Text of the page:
Top 5 tips to help you ace academic integrity

Top 5 tips to help you ace academic integrity

Start the academic year right with tips and tricks on how to maintain academic integrity from current and past students who’ve been where you are.

Understanding the rules of academic integrity and how to develop honest academic work is important, especially if you’re new to university. 

To break down what you need to know, we asked some of our academic skills advisors and peer mentors – your go-to experts on all things assessments! – for advice on creating assessments in a fair and trustworthy way. Here are their top 5 tips. 

Tip #1: Collect references as you go 

Citing others’ work is a key part of maintaining academic integrity. If you fail to acknowledge other’s ideas – whether from a journal article, website or artificial intelligence tool (e.g. ChatGPT) – it’s considered plagiarism. 

A tip for making sure your references are accurate is to keep track of them as you conduct your research, says Academic Skills Advisor Adam Ferris. 

“I like to keep a Google Doc with handy quotes and useful phrases that I want to include in my final assignment, writing out my reference list entries at the start,” he says. 

This makes it easier for Adam to reference direct quotes and ideas from scholarly sources as he writes, creating “a nice mix" of his own voice and in-text citations to support his arguments. 

To help with referencing, Peer Mentor Murray Pascale recommends EasyCite, which has examples of citations and reference lists in the different styles used by RMIT. 

“When it comes to referencing, EasyCite is your best friend,” Murray says. 

Adam Ferris, Academic Skills Advisor Adam Ferris, Academic Skills Advisor

Tip #2: Avoid bad paraphrasing 

“One of the biggest things students get pulled up on for academic integrity is bad paraphrasing,” Adam says. 

If you find a piece of evidence that you want to paraphrase in your assessment, you need to write it in your own words and credit the source appropriately with an in-text citation. 

“Make sure you’re not just changing a couple of words into synonyms here and there,” says Adam. 

Good paraphrasing changes the structure of the text, injects the student's own voice and adds new and original analysis, he says. 

Tip #3: Watch out for self-plagiarism 

In addition to referencing the work of others, you also need to cite your own work if you’re reusing parts of an old assessment task – otherwise, it’s considered self-plagiarism.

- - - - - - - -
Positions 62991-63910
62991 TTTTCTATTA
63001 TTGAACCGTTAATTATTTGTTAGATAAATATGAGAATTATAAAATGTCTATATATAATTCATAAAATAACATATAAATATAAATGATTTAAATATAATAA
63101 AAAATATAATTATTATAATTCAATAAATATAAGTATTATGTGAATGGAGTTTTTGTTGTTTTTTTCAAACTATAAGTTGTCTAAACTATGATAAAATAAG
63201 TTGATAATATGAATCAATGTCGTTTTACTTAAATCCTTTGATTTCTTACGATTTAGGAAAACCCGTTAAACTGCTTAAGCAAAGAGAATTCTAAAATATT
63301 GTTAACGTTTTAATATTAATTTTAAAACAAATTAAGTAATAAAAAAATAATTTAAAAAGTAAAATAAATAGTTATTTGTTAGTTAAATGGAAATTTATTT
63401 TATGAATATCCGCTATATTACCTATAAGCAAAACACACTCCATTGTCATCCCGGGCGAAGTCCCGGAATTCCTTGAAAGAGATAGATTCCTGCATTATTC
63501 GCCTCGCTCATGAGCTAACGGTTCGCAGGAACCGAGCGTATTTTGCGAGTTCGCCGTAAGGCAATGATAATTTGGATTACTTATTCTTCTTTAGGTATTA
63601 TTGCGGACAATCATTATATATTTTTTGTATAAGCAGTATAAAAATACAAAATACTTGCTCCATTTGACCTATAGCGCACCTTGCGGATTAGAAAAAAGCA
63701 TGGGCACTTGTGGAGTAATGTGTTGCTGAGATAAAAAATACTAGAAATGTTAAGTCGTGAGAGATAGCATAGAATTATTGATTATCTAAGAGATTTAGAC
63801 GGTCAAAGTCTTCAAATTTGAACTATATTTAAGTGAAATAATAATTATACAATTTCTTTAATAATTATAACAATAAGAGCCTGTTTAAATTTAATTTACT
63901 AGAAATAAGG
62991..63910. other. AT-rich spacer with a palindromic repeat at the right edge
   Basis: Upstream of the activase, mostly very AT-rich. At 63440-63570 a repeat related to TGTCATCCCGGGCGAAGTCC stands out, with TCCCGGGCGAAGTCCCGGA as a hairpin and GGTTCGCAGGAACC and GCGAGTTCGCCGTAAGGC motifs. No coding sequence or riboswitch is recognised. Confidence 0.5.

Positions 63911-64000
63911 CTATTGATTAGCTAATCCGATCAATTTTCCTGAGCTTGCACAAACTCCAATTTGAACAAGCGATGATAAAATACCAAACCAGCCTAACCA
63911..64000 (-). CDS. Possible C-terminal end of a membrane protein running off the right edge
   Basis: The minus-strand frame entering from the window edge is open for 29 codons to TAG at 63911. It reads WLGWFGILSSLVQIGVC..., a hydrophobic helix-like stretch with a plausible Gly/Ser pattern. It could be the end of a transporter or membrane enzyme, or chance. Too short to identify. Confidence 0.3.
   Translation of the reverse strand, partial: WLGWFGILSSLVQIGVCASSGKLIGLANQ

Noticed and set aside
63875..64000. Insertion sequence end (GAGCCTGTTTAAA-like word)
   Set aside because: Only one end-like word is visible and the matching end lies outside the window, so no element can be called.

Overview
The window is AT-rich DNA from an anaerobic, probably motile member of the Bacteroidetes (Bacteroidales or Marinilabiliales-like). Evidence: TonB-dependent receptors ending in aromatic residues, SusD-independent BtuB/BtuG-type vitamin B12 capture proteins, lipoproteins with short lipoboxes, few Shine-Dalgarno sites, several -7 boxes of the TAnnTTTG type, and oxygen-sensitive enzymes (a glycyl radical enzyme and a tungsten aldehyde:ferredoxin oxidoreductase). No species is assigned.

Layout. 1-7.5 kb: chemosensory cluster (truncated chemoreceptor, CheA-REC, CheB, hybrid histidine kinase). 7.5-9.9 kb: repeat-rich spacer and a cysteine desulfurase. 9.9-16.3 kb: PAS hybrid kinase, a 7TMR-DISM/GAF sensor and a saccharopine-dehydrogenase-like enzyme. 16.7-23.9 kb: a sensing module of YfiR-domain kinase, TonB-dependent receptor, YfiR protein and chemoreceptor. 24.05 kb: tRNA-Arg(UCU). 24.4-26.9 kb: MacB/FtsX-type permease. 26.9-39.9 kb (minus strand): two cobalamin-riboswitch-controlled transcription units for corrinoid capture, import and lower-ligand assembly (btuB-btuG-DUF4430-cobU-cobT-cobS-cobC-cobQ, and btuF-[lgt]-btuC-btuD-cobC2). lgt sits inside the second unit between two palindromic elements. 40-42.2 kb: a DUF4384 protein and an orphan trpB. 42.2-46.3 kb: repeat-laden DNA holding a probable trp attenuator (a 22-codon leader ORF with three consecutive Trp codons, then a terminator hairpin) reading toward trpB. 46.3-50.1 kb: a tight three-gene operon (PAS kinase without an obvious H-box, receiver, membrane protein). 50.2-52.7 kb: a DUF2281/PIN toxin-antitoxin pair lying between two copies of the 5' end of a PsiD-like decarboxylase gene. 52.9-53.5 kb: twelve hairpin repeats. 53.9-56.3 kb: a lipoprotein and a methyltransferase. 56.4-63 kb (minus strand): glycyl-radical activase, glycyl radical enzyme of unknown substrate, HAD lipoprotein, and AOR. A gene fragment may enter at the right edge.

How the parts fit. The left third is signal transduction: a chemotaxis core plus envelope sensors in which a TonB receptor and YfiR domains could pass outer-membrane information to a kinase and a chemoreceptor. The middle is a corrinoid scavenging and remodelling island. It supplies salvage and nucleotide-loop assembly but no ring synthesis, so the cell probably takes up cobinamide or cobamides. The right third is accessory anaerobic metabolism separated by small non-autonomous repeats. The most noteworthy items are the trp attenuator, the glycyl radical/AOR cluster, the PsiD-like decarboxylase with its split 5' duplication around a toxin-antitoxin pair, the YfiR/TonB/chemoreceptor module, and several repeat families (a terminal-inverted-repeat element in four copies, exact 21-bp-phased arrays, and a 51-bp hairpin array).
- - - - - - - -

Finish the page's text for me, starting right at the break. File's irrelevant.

“When you cite or quote your previous work, consider yourself the author and your previously submitted assignment an unpublished paper,” says Academic Skills Advisor Sara Ghazi. 

To reference your own work, Sara suggests using the guidelines found on EasyCite

“Select your preferred referencing style and look for ‘Student’s own work’ [in the ‘Other sources’ tab].” 

Crucially, she says, you should always check with your lecturer or teacher before reusing previously submitted work, as it may not be permitted in every assessment task.

Sara Ghazi, Academic Skills Advisor Sara Ghazi, Academic Skills Advisor

Tip #4: Understand the task instructions, especially regarding AI

“Follow instructions [and] read your assignment briefs carefully,” says Adam.

Your teachers will provide clear guidelines on what’s expected of you in the assessment task instructions. This includes whether it’s permitted to use AI (artificial intelligence) tools like ChatGPT. 

If AI use is allowed in an assessment task, make sure you pay close attention to the instructions and accurately reference AI use and any ideas that aren't your own.

If you’re not sure about something in the instructions, ask your teachers for help before you start your assignment, Adam says. 

“If you fully understand the brief before you start, it will be easier to stay on track and get it done.”

Tip #5: Don't be afraid to ask for help

All our academic skills advisors and peer mentors agree that the easiest way to maintain academic integrity is to ask for help when you need it.

“If you’re stuck, you’re not alone,” says Murray.

Asking a friend for help can be a good idea, though Sara emphasises the need to be wary of collusion. Your friends can’t complete assessments for you, so if you need more support, it’s best to turn to RMIT’s range of resources.

Murray Pascale, Peer Mentor Murray Pascale, Peer Mentor

Get free help with your assessments

Murray recommends the following study support services:

  • One-on-one consultations with academic skills advisors
  • 24/7 online study help via Studiosity
  • Ask the Library webchat
  • Peer mentoring.

His parting advice to students is to approach assessments with a learning mindset, which means putting in the time and effort to create original academic work and uphold the values of academic integrity.

“After all, what you get out of uni is what you put into it,” he says.

14 March 2023


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